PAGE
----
By Curtis Seltzer
RISMEDIA, November 27, 2007-In most rural areas, rates for most crimes are far lower than most urban and suburban communities.
But rural crime rates have been significant or on the rise for certain types of lawbreaking, such as driving under the influence, burglary and larceny theft, according to the FBI’s recent Uniform Crime Reports and the Justice Department’s National Crime Victimization Survey.
Between one third and one half of all agricultural operations experience a crime each year, typically theft of livestock, equipment, fuel, supplies, household items or timber.
Hunting camps and vacation homes are easily robbed. Firearms, alcohol and readily sold consumer items are typically the preferred plunder.
Vandalism-taking batting practice against roadside mailboxes and teenagers shooting paintballs…at cows-has occurred in my mountain county of 2,500 full-time residents, one usually blinking light and two lawyers, one of whom is both my wife and our newly elected local prosecutor.
Crime victims in law-abiding rural areas are unsettled by the smallest violation. When a tractor’s gas tank gets siphoned at night, it’s not the money, it’s the breaking of the community’s cultural norm that surprises and disappoints.
Full-time country residents and second-home owners can take steps to reduce the likelihood of having their property stolen.
Here are some tips:
1. Use locks. Many rural residents don’t lock their houses out of habit or faith in the Golden Rule. Thieves flow to opportunities of least resistance.
2. Close doors. While it’s convenient to keep a large barn door open, closed doors discourage uninvited entry.
3. Reduce exposure. Don’t leave valuable stuff in remote buildings or by a road. Remove guns and fishing tackle from seldom-visited camps.
4. Brand your possessions. Invest in a big soft-tipped marker with indelible ink, carbon pencil and electric etcher. Write your name on tools, gas cans, ATVs, firearms, TVs, and personal items.
5. Brand valuable livestock or implant them with a microchip ID. Non-toxic ID confetti and tabs can be mixed with stored grains and hay.
6. Put up signs that state you’ve marked your possessions.
The National Sheriffs’ Association has crime-prevention materials, such as signs and decals.
7. Take pictures. Photograph jewelry, antiques, guns, paintings and anything else that you might have to identify in a pawn shop. Keep the photos in a safety-deposit box.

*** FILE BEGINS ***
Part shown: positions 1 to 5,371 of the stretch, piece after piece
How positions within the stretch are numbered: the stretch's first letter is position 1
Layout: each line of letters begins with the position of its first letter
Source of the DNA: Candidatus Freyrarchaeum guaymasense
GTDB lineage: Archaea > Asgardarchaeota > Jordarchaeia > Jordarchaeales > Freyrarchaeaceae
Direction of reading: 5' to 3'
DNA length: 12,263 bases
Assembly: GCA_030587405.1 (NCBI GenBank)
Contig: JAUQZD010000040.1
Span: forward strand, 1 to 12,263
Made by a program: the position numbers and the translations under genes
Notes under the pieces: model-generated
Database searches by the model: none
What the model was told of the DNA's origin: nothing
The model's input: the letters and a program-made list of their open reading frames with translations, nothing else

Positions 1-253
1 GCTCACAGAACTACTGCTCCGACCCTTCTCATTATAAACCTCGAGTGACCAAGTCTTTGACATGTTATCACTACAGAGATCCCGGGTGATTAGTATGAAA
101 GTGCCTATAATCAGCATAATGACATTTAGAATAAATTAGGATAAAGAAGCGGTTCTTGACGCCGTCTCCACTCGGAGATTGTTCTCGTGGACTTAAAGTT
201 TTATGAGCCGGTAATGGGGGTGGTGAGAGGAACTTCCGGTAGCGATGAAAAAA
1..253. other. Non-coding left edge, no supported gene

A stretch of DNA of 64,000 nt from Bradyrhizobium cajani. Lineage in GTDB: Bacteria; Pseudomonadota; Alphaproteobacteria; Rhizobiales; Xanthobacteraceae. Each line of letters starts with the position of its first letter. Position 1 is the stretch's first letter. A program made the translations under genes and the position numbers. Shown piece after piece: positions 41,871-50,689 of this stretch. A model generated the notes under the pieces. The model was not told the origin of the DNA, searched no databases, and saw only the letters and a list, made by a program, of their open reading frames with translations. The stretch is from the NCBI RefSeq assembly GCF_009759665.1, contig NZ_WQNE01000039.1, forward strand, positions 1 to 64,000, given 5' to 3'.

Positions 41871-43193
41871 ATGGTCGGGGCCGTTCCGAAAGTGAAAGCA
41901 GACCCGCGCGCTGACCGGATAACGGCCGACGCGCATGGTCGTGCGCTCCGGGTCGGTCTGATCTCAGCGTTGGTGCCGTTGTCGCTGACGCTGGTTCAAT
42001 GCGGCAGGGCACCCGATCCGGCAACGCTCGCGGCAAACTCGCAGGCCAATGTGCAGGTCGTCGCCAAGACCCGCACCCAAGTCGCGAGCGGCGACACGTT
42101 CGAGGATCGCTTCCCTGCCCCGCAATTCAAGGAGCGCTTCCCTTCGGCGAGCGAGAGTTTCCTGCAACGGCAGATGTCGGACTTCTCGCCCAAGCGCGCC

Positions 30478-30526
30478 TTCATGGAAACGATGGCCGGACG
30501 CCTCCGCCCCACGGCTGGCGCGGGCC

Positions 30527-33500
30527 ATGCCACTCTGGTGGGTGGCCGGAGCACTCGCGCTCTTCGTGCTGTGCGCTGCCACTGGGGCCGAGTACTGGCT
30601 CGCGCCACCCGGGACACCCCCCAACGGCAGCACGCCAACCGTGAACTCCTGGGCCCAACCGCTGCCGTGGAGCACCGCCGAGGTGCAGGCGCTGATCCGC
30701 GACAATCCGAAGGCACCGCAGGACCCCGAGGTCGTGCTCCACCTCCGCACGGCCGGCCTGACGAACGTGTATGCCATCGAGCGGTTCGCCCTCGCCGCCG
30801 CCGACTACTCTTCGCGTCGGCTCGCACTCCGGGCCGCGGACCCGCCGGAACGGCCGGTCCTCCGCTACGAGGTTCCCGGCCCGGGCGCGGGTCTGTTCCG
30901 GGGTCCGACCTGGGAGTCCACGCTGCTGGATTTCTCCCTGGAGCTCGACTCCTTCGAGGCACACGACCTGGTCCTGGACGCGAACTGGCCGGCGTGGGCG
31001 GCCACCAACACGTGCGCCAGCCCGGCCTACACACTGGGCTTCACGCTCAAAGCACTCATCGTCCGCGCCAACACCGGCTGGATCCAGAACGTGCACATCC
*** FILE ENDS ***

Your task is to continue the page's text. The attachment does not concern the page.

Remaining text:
8. Outside lights. Many farms and second homes are armed with high-illumination security lights to deter night-loving criminals and attract exotic bugs from South America. They turn your property into a cross between an urban parking lot and a morgue. I’m willing to concede that more light probably means less crime, but a modest bulb might do the job just as well.
9. Inside lights. Absentee owners often use timers. I know of no criminal who’s ever been fooled by a single bedroom lamp that turns on at precisely 8 p.m. behind drawn shades and turns off at precisely 10 p.m. every night that the owner’s car is not in the driveway.
10. Dogs. Barky dogs are good to have around in that once-a-decade moment when a good stiff bark is needed. The rest of the time such dogs simply annoy their owners at 3 a.m. by narrating their nightmares. Still, criminals avoid dogs even those who bear them no ill will.
11. Inflatable window-sitting German Shepherds are also available. Their bite is no good, but you’ll sleep through their bad dreams.
12. Trees. A single veneer-quality walnut or cherry log is worth more than $1,000, and sometimes a great deal more. Trophy trees can be painted with the owner’s initials to deter cutting.
13. Unfortunately, a minimally clever criminal will simply saw off the painted bark before hauling it to the buyer at the mill. His less clever peers, however, might be stumped.
14. Well-marked boundary lines deter some thieves from entering your woodlot through a neighbor.
15. Repeat business. If thieves hit you once, they will put you on their hit-again list until you do something to stop them. An ounce of prevention is worth a ton of squabbling with your insurance company.
16. Ask the sheriff about the crime history of any property you’re thinking about buying.
17. Eyes and ears. Neighbors are the best protection for your property, and vice versa. They notice unfamiliar cars and people snooping around your place. Put the word out when you’re going to be away.
Every castle no matter how high the walls or how wide the moat can be breached. But rural property owners can make it a little harder on thieves and a little easier on themselves by taking simple precautions.
The more fortress-like you make your country place, the more it imprisons you and locks out the values of trust and neighborliness that you value. Look for the balance between reasonable security and openness.
Curtis Seltzer, land consultant, is author of How To Be a DIRT-SMART Buyer of Country Property at www.curtis-seltzer.com.
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